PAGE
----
In order to preserve the memory of the French contribution to the progress of calorimetry, Dr. E. Barberi, from AFCAT and Pr. H. Tachoire, from GTE, had begun in the 70's to save and repair discarded instruments, often lying, almost forgotten, in laboratories storerooms or cellars. With the help of many AFCAT members and, notably, that of Dr. J. Rouquerol and his colleagues at the CRMT in Marseille, they assembled a collection of historically significant and sometimes unique calorimeters. The collection was presented during two temporary exhibitions in the Musée des Arts et Métiers (Arts and Crafts),Paris (1983) and in the Musée de la Mine et de l'Energie (Mining and Energy) in Douai (1985-1991). After having encumbered Dr. E. Barberi's home for several years, the collection is now placed under the safeguard of Pr. J.P. Grolier in Clermont Ferrand. He is very actively in quest of sponsors, either public or private, to set up a permanent exhibition. AFCAT warmly supports Pr. J.P. Grolier's endeavour and hopes that soon there will be, in Clermont-Ferrand, a permanent exhibition on the important contribution of French calorimetrists to the progress of Science.

Along the years, the structure of AFCAT has demonstrated its adaptability and its resilience. The Association Statutes, even after their recent reviewing by Pr. E. Grenet in 2003, remain essentially unchanged. Yet, the Association's long life is not explained by the quality of its Statutes but rather by the exceptional dedication of a long cohort of volunteers who have generously given their time and ingenuity for the benefit of the Association. The names of, at least, a few of these men and women must be cited.

AFCAT Presidents : Jean. Chabert (1972-1974), Pierre-Charles Gravelle (1974-1979), Jean-Louis Petit (1979-1981), Lucien Elegant (1981-1985), Jean Rouquerol (1985-1989), Paul Barberi (1989-1993), Jean-Pierre Grolier (1993-1997), Danièle Clausse (1997-2002 ), Pierre Le Parlouer (2002-2006)

Even a casual glance at the list indicates that the successive AFCAT Presidents belong to different institutions : University, CNRS or other national laboratories, industry, that they reside in cities dispersed on the French territory and that their personal expertise and experience cover a wide range of unrelated disciplines, such as e.g. computer science, chemical thermodynamics, nuclear chemistry, scientific instrumentation or interface science. The successive Presidents have indeed very little in common except their equal dedication to AFCAT's welfare and progress.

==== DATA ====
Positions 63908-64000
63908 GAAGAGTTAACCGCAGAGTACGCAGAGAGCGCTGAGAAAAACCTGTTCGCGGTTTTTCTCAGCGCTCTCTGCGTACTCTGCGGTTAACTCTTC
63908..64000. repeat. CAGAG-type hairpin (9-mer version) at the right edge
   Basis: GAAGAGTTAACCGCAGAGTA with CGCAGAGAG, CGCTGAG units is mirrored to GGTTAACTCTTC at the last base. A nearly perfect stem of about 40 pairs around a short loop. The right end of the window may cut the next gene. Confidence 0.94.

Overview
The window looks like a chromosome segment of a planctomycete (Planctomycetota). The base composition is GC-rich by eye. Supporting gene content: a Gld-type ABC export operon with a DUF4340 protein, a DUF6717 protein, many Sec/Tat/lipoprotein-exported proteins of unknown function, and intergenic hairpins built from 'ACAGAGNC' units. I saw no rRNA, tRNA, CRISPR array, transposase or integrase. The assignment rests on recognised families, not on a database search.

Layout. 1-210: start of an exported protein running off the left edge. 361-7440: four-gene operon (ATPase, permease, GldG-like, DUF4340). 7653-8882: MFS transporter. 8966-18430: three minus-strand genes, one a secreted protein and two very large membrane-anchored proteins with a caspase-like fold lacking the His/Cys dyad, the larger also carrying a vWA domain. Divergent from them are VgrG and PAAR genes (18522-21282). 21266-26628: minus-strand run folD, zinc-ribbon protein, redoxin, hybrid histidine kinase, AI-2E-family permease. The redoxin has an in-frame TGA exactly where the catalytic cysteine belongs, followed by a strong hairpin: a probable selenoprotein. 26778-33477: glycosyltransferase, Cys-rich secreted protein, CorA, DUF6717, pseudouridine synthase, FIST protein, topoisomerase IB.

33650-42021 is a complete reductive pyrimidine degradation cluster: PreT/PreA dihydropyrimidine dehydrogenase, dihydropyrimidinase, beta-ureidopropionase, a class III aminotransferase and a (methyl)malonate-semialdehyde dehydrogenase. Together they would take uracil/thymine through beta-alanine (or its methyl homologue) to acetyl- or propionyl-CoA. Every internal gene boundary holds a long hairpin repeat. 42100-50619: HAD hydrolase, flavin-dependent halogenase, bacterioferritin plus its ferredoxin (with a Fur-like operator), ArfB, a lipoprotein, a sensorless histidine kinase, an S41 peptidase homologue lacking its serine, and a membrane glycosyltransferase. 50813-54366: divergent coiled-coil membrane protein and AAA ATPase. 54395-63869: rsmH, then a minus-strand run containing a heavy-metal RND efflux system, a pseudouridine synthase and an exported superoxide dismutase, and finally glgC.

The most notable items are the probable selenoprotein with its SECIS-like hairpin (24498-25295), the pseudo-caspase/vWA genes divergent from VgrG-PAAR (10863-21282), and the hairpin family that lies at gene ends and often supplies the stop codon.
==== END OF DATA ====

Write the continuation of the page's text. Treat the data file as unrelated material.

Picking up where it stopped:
AFCAT Secretaries : Frédéric.Marius Camia (1972-1975), Jean Rouquerol, with the efficient help of Lucienne Chevalier (1975-1985), Yves Grillet (1985-1994 ), Renaud Denoyel (1994-2003 ), Isabelle Beurroies (2003-)

Since the creation of AFCAT, its secretariat has always remained located at the CRMT and is still in Marseille. Such an exceptional continuity has facilitated the Association's management and constitutes, for all members, a constant reminder of the eminent role played by the Marseille calorimetrists in the establishment and history of AFCAT.

Bulletin Editors : Jean-Louis Petit (1972-1974), Jean-Pierre Auffredic (1974-1988), Etienne Karmazsin (1988-1993), Pierre Vast (1993-2000)

The task of editing an Association's bulletin is obscure, time-consuming and sometimes disheartening. Yet, in spite of these difficulties, the AFCAT Editors have provided, during many years, an essential link between the Board, the Bureau and the Association's members. It is only when AFCAT opened a site on the Net (www.afcat.org) that the tradition was discontinued.

III. Now

Since AFCAT's early days, the progress of Science has been extraordinary. Experimental techniques, especially spectroscopies, not invented in 1965, are now commonly used in the laboratories. Computers improvement has allowed a spectacular progress in theory and modelling. Yet, calorimetry and thermal methods in general are still very much in use, in all scientific fields, in research laboratories as in quality-control industrial centers. Of course, no PhD student, unless his thesis deals with instrumentation, would now begin his research by constructing his own calorimeter. Excellent instruments are commercially available. However, the sophisticated equipment, which surrounds them and allows an easy exploitation of the data, sometimes obscures the basic principles of their operation. Many avenues are, therefore, open to AFCAT's present and future activity, in many fields of science and even, as suggested above, in scientific instrumentation. I feel confident that, in the future as in the past, high-quality volunteers will join the Association and that, in their capable hands, AFCAT will keep marching on.

 (1) E.Calvet and H.Prat, in “ Microcalorimétrie, Applications physico-chimiques et biologiques”, Masson Ed, Paris (1956) and E.Calvet and H.Prat, in “Recent Progress in Microcalorimetry”,Translated into English byH.A.Skinner, Pregamon Press, Oxford (1963)


Figure 1: Albert Tian on his 91st birthday (in 1971), 50 years after his invention of heat-flow microcalorimetry

 Figure 2: Bronze medal representing Edouard Calvet  

Figure 3: Two AFCAT Presidents: Pierre Le Parlouer

(left, 2003-2006) and Pierre-Charles Gravelle (1974-1979)